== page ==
One of the perils of pseudo-corporate blogging, as I see it, is the damage you can do to your company. Blogging seems to me to be a personal thing.
When a company or organisation comes along and tries to blog it often jars. Possibly because, however much our marketing and branding departments try to anthropomorphise, a company isn't a human and you can't empathise with it.
There is also a social experiment going on here which we, the lab rats (or beagles if you are that way inclined), don't understand or grasp. Whether the altruistic spirit of collaboration in web 2.0 (or whatever you want to call it) will continue or whether it will be exploited remains unclear. Although as a cynic I know which side my money is on...
The advice on blogging I have garnered so far appears to be:
1. Be honest
2. Be brief
3. Be interesting
4. Connect things (either ideas, people or content)
For a nice summary from a more experienced blogger than I click here - thanks to Tony Karrer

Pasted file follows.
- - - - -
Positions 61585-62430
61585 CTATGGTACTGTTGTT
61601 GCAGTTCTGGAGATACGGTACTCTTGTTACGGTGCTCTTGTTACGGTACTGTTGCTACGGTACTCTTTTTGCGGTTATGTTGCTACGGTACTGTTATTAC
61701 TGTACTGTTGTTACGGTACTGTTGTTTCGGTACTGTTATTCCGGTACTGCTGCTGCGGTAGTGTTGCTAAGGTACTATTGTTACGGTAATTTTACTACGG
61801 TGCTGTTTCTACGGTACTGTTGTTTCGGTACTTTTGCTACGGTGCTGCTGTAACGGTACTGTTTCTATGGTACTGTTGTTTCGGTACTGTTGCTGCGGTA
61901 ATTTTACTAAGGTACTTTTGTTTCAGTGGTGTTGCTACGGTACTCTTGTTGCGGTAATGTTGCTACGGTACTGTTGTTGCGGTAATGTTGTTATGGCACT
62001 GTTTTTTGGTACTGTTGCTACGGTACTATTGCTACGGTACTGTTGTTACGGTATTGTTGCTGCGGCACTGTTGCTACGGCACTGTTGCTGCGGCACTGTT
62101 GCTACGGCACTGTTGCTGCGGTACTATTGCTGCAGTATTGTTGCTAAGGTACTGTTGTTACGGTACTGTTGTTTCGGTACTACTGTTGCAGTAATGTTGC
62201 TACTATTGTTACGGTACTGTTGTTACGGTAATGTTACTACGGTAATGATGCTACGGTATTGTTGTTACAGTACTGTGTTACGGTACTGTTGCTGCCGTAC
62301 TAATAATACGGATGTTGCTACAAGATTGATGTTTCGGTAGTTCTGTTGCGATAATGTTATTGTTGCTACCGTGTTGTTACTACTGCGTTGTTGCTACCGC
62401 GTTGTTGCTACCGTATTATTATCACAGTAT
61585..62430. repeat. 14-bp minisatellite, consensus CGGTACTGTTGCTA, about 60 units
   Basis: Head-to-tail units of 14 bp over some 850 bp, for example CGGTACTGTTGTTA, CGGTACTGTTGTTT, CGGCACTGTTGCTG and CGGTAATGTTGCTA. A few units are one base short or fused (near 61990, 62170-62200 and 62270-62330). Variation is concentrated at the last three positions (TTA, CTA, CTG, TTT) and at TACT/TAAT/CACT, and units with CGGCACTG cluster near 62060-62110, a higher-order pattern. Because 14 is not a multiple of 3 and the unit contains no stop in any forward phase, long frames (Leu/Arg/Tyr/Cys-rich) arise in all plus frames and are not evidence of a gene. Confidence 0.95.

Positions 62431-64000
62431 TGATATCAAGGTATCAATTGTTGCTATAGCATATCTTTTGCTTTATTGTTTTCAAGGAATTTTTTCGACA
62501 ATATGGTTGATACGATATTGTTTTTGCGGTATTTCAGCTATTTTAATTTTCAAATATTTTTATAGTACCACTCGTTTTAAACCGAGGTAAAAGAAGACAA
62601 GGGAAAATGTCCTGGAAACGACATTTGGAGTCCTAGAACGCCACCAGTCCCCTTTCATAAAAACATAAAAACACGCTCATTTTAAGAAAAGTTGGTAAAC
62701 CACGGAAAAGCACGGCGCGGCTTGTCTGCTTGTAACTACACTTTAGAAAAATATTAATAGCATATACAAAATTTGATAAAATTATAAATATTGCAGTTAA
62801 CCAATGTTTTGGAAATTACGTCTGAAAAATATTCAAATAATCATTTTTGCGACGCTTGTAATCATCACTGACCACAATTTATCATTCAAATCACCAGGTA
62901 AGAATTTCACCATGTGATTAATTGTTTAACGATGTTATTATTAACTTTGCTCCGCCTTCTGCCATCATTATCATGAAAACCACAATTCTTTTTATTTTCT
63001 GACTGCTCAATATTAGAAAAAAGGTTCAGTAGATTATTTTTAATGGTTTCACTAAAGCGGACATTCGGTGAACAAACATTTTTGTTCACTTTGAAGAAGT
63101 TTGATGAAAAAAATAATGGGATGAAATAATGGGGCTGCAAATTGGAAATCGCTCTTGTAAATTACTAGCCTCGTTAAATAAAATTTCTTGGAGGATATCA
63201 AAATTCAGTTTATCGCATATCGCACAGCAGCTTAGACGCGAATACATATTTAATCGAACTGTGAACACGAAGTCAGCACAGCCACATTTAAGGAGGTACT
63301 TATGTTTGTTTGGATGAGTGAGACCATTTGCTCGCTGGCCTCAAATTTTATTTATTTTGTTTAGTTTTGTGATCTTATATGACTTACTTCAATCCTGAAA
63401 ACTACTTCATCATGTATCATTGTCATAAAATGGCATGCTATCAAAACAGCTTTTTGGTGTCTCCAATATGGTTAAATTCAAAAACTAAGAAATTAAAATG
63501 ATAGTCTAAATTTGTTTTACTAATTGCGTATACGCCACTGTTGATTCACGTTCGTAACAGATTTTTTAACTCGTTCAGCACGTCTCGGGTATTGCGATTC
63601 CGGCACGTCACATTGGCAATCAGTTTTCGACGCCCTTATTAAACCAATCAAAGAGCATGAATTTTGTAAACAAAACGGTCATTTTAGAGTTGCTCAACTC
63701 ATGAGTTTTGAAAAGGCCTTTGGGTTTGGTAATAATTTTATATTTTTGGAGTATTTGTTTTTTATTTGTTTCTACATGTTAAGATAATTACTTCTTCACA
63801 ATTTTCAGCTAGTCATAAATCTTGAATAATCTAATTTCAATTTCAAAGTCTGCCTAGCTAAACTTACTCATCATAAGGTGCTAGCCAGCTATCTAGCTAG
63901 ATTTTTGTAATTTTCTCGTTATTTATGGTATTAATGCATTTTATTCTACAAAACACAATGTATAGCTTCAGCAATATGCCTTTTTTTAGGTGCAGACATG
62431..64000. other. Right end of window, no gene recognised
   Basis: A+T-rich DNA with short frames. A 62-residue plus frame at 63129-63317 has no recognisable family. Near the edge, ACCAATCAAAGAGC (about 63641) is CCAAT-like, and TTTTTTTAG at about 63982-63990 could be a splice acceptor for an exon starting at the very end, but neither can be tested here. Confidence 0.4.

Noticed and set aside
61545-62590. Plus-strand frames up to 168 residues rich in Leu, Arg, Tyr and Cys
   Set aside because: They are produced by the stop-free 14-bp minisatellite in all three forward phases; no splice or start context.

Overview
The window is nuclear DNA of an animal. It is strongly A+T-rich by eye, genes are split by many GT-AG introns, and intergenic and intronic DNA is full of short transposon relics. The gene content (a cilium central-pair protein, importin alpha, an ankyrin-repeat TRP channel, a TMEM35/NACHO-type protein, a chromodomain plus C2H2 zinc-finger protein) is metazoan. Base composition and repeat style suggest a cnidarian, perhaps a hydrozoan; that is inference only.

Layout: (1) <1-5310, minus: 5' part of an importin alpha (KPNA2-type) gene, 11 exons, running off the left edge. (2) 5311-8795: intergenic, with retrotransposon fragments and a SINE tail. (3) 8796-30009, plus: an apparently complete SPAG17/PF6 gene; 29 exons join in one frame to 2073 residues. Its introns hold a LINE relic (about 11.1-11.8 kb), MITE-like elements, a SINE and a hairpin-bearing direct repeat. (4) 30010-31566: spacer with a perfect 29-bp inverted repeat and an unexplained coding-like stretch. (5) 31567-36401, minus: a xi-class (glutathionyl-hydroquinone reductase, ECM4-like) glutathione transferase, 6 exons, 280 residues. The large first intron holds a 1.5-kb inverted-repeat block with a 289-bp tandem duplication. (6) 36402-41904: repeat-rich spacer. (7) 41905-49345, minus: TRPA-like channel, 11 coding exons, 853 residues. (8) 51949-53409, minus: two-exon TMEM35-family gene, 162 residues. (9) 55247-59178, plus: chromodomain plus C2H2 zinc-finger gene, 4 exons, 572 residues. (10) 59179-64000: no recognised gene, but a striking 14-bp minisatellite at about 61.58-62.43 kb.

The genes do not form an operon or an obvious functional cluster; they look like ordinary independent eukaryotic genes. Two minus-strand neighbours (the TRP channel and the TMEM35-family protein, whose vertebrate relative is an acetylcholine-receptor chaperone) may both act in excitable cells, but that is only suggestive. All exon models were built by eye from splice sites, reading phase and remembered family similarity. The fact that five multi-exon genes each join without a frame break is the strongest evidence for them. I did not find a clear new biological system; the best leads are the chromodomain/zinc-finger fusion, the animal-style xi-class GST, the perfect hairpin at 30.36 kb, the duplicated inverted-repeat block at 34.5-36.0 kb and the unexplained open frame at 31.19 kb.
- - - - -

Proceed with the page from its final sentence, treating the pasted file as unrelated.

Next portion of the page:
I am blogging for the reasons listed below. But also, as the managing director of a major UK outsourced training provider (click here if you're interested) I should like this to be beneficial to my company, my clients and my staff. I hope that wasn't too overt a plug.
One of the things I am struggling with at the moment is how to introduce web 2.0 in a beneficial way to my company. We have created forums for our instructors which are open to everyone but they were only launched last week so I'd wait a bit before going to look. I will be running training courses for all my staff on how to use Google properly, how to set up RSS feeds, how to use Linked In etc etc once I have found someone to deliver it.
At the moment I am not sure I know which way web 2.0 and learning 2.0 are going to go. Only that I am fairly sure that it will have a major impact on our industry. Which is precisely the opposite to what I felt in the first wave of Internet hype.
networked failure and learning
1 week ago